Last Updated on May 6, 2015, by eNotes Editorial. Word Count: 337
Stephenie Meyer has several strikes against her as far as receiving serious critical attention from established academic critics. She is writing young adult fiction that blends horror fiction with romance; all of these genres are traditionally critically neglected. Many of the articles that do examine Meyer and her work focus on a few repeated topics: her place in publishing (cast as the next J.K. Rowling), the fanatical devotion of her fans (who dress up for events), the seeming contradiction of a Mormon writing a book that revolves so intensely around desire and predation, and, finally, Twilight's relationship to its genre context.
For example, James Blasingame's highly positive review discusses how Twilight relates to other vampire fiction, but also to other thrillers, drawing parallels between the vampire hunting Bella and serial killer novels such as Silence of the Lambs. Blasingame also praises the novel as fantastic, a judgment fellow Mormon writer of the fantastic Orson Scott Card would largely echo. Card makes the fine point that Edward Cullen has all the qualities of Pride and Prejudice's Mr. Darcy (and, one might add, some of the emotional character). Instead of the money, though, Edward has extended life and superhuman strength. The review published in the School Library Journal makes strong points about how these other factors (the tension, the supernatural qualities, the threat Edward carries) add new energy to the teen romance novel, giving first kisses particular meaning. It also points out the novel's high level of realism, which creates a tension in itself with the book's "eerie" qualities.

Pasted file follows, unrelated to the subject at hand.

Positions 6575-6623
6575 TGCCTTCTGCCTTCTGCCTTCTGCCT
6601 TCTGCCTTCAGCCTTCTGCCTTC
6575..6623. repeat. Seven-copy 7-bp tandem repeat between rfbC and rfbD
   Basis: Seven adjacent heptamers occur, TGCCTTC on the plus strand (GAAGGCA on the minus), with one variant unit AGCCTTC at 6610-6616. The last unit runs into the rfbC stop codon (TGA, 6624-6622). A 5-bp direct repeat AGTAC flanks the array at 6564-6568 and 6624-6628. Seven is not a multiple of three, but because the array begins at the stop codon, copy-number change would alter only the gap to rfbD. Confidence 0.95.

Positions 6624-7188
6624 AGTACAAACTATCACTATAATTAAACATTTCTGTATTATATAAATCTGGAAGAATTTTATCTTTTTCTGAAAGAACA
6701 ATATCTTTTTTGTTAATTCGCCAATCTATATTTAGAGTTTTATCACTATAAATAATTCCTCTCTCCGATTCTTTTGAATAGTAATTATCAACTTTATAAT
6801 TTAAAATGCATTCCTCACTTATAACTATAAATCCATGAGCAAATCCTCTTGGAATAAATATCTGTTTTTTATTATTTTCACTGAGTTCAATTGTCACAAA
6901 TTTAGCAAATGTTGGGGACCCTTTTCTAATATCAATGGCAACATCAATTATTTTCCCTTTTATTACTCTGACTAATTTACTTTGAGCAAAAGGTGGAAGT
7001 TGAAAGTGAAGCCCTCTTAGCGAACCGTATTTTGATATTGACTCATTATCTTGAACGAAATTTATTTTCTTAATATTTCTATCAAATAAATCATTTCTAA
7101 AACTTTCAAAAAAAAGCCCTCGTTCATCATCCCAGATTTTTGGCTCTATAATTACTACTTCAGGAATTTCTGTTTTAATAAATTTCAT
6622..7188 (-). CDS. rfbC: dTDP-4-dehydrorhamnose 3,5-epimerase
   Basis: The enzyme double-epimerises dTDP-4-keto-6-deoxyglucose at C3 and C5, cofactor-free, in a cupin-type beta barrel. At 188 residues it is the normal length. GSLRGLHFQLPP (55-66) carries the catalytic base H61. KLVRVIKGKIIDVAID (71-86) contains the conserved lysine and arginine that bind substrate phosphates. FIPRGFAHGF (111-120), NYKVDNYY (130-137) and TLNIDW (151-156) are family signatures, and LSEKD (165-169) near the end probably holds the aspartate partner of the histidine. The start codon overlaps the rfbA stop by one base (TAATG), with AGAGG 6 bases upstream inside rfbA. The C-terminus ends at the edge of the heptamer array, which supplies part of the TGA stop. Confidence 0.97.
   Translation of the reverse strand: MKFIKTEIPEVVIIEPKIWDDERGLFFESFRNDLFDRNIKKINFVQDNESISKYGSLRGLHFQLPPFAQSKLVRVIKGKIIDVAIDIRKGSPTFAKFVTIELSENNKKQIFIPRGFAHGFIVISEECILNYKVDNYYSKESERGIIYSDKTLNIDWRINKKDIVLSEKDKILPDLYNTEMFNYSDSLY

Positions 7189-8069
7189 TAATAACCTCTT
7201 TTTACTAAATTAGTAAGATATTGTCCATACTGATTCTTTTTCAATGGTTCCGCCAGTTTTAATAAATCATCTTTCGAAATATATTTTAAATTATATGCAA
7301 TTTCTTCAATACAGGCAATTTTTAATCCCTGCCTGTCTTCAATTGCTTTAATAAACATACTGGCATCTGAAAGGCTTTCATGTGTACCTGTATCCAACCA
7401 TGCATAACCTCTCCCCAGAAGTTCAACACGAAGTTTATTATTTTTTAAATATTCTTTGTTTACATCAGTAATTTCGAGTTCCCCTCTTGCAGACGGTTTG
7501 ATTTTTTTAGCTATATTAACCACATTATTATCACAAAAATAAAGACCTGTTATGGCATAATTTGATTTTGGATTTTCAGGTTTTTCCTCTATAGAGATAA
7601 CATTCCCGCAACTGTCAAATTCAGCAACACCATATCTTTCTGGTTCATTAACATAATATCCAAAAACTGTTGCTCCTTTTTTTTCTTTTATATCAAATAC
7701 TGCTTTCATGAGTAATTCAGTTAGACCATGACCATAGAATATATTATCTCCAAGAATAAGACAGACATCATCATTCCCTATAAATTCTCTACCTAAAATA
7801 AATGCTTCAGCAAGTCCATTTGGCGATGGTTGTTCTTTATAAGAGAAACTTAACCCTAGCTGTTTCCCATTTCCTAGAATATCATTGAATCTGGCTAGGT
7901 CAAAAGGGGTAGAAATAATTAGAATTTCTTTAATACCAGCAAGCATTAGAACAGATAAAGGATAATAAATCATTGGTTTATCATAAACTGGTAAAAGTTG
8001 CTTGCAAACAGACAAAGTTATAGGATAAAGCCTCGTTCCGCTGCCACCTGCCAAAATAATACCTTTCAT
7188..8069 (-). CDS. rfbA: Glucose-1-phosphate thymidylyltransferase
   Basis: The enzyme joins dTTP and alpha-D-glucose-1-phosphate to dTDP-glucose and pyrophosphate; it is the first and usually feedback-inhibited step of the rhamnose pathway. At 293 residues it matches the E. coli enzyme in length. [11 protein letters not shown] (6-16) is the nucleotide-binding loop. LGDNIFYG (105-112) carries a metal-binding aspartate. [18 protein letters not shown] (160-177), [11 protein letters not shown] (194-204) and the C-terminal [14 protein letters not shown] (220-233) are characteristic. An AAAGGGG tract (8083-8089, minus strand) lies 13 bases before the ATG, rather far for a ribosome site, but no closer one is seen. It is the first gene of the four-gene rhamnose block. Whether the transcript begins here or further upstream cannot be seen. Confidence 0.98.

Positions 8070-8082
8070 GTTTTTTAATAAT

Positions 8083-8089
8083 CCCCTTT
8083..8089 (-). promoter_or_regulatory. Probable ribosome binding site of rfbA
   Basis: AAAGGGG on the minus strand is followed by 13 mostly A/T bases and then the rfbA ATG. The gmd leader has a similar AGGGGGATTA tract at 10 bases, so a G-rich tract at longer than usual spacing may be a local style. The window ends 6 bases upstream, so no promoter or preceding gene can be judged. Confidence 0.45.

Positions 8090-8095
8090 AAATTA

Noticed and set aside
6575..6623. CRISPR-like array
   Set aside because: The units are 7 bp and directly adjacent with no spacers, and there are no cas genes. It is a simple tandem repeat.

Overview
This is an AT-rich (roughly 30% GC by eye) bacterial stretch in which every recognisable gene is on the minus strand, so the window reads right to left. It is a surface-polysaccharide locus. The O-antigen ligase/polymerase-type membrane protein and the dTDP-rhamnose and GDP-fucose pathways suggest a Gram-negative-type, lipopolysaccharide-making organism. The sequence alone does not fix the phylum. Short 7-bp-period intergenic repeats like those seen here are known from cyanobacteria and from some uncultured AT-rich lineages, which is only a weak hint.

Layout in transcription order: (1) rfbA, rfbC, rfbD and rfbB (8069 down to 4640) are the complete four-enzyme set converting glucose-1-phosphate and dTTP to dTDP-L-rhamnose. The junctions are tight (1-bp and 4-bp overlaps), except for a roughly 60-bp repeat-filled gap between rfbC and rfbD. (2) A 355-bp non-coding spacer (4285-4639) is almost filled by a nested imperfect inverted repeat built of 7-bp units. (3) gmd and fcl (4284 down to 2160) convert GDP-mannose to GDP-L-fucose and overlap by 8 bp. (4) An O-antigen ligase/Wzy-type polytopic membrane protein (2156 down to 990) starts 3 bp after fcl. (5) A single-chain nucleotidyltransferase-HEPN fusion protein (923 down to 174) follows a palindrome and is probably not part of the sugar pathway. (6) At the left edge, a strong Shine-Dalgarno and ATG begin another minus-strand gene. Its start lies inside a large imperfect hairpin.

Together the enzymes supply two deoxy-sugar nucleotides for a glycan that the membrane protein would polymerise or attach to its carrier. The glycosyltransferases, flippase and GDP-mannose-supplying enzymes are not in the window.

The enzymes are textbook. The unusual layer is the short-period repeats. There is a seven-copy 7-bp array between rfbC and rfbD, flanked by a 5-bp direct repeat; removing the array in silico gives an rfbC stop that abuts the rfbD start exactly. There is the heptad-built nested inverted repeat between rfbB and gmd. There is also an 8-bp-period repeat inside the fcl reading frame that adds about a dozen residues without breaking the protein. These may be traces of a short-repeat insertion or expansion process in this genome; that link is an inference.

Publishers Weekly praises Twilight for the how well Edward works as a metaphor; he may be a literal vampire, but he stands in for every threatening but attractive male. The review did point out that the plot is weak and the final section rushed. However, Lev Grossman, writing for Time, disagrees; he finds Meyer's control of tension and pace superior. Instead, it is the quality of the prose he finds wanting, and, by implication, the emotions he finds overdone.